9. It may be stated here that on an earlier occasion when the case came up before the learned Sessions Judge for trial, it was contended on behalf of the accused that he was of unsound mind and incapable of making his defence. An inquiry was therefore conducted in respect of that allegation. The Civil Surgeon of Kanpur kept him under observation for some time, and he gave evidence in Court to the effect that the accused's power of understanding was poor; that he did not remember the incident in respect of which he was being prosecuted; that he did not also remember what was his monthly salary and where he was employed; and that he did not even know why people are sent to jail. The Civil Surgeon was of the opinion that the mental condition of Rustam Ali was such that he would not be in a position to defend himself.
This was, however, the position in April, 1958. The learned Sessions Judge by an order dated 5-5-1958 held that the accused was insane and incapable of making his defence and that further proceedings in the case be postponed in accordance with the provisions of Section 465, Cr. P. C. The accused was thereafter transferred to the Mental Hos-pital at Varanasi. The Superintendent of that Hospital later on certified in December 1958 that Rustam Ali was then in a fit condition to stand his trial. He was thereafter transferred to Kanpur Jail and the trial was held.
10. The defence that was taken by the accused in the Court of Sessions was that by reason of unsoundness of mind at the time of the alleged commission of the offence he was incapable of knowing the nature of the act and that what he was doing was contrary to law and, therefore, his act was protected under Section 84, I.P.C. To support that plea it was contended on behalf of Rustam Ali that he used to beat his wife and also used to lock her up inside the quarters when he used to go out for works; that he was of an eccentric type; that off and on he raised objections in the factory where he was employed about the quantity of work that was given to him; and that the very fact that he attacked a number of persons just about the timewhen Sarju Prasad and Om Prakash had been assaulted, affords proof of the circumstance that his mind was unhinged.
11. The fact that Sarju Prasad P.W. 2 and Om Prakash son of Dhani Ham had been attacked by the appellant with the gandasa Ext. 1 on the morning of 25-4-1957 at the respective places stated above and that Om Prakash son of Dhani Ram died as a result of the injury received by him on the same date at the hospital at 12-50 p.m. admits of no doubt whatsoever. That was conclusively proved by the medical evidence referred to above and by the eye-witnesses. The first incident relating to Sarju Prasad was testified to not only be Sarju Prasad who was the victim of the assault, but by two other witnesses, Smt. Sunder P.W. 4 and Smt. Rabia P.W. 7, Smt. Sunder is the wife of Sarju Prasad's brother, who had gone out to work. Sunder was inside the house and she came out when she heard Sarju Prasad and Rabia shouting for help. She deposed that she saw Rustam All striking Sarju Prasad with the gandasa. Smt. Rabia resides in one of the neighbouring quarters.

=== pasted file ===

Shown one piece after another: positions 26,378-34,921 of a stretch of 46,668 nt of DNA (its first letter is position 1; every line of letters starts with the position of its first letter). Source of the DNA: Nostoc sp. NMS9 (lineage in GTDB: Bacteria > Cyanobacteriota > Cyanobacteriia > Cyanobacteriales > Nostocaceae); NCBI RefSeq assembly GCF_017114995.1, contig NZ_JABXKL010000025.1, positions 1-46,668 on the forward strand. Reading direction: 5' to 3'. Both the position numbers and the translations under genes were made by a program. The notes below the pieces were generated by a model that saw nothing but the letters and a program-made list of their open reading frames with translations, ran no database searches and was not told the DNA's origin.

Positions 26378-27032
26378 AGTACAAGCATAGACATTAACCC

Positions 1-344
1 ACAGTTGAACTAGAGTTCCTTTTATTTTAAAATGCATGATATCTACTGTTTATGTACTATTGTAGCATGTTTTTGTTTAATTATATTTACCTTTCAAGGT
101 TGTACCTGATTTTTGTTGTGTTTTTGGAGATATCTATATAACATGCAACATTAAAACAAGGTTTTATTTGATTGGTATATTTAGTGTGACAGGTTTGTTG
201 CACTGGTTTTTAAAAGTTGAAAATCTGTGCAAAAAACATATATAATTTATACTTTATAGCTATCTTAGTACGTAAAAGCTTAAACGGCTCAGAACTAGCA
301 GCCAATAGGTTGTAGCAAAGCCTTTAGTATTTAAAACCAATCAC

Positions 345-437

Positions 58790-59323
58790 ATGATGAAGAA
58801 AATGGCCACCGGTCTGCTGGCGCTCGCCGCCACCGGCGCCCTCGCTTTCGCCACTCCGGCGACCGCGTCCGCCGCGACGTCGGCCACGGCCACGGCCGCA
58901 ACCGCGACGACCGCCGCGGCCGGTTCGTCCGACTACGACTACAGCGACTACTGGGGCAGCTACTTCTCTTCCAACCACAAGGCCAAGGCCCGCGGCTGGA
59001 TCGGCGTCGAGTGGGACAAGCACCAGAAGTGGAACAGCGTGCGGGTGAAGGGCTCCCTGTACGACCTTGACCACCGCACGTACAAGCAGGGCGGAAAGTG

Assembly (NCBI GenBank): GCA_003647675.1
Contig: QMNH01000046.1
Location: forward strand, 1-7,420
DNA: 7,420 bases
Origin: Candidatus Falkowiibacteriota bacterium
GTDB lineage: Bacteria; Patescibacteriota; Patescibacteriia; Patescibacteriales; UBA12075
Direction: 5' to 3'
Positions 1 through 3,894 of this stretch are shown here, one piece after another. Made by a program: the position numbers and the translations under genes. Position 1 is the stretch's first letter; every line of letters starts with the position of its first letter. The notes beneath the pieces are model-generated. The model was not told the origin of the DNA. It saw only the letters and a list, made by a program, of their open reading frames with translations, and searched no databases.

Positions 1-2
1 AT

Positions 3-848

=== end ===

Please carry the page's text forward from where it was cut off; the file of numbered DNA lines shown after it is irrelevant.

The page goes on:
She stated that she saw Rustam Ali passing by her quarters. She inquired from him as to why he had not gone to his work, and Rustam Ali told her that he had taken leave for the day. Rustam Ali then took an onward course and Smt. Rabia applied herself to her own work. She then heard the cries of Sarju and, when she raised her head, she found Rustam. Ali attacking Sarju with the Gandasa Ex. 1. She also raised cries. Sarju fell down and became unconscious. The two ladies lifted up Sarju who was sent to the hospital. The statements of these three witnesses fully established the fact that it was Rustam Ali who attacked Sarju Prasad. There was nothing on the record to suggest or to show that these three witnesses had any motive to implicate the accused falsely.
12. With respect to the second incident we have the statement of three witnesses, Lakshmi (P.W. 10), Ram Pyari (P.W. 11) and Dhani Ram (P.W. 16). Ram Pyari and Dhani Ram are the parents of Om Prakash; and Smt. Lakshmi is the wife of one Hem Nath who was residing in the adjoining quarters. All the three witnesses were inside their respective quarters. Smt. Lakshmi heard some noise outside and she came out to see what the matter was and she saw that Rustam Ali was running with a Gandasa in his hand from the side of Sarju Prasad's quarters. At that time Om Prakash the son of Dhani Ram was sitting over the cot in front of his quarter.
Om Prakash was getting into the house when he was alerted and asked by his parents to do so, but before he could get inside the house, Rustam Ali struck him with the Gandasa. This part of the case was fully corroborated by these three witnesses. Om Prakash was rushed to the hospital and in spite of medical aid he expired at the hospital on the same day at about 12-50 P.M. There was nothing on the record to raise any semblance of doubt about the truth of the matter deposed to by these two witnesses. We have already said that in the process of apprehension, and immediately afterwards, those who apprehended him and those who had gathered at the spot made an attack at Rustam Ali obviously on account of the enormity of the offence and the reckless way in which the accused had attacked innocent persons.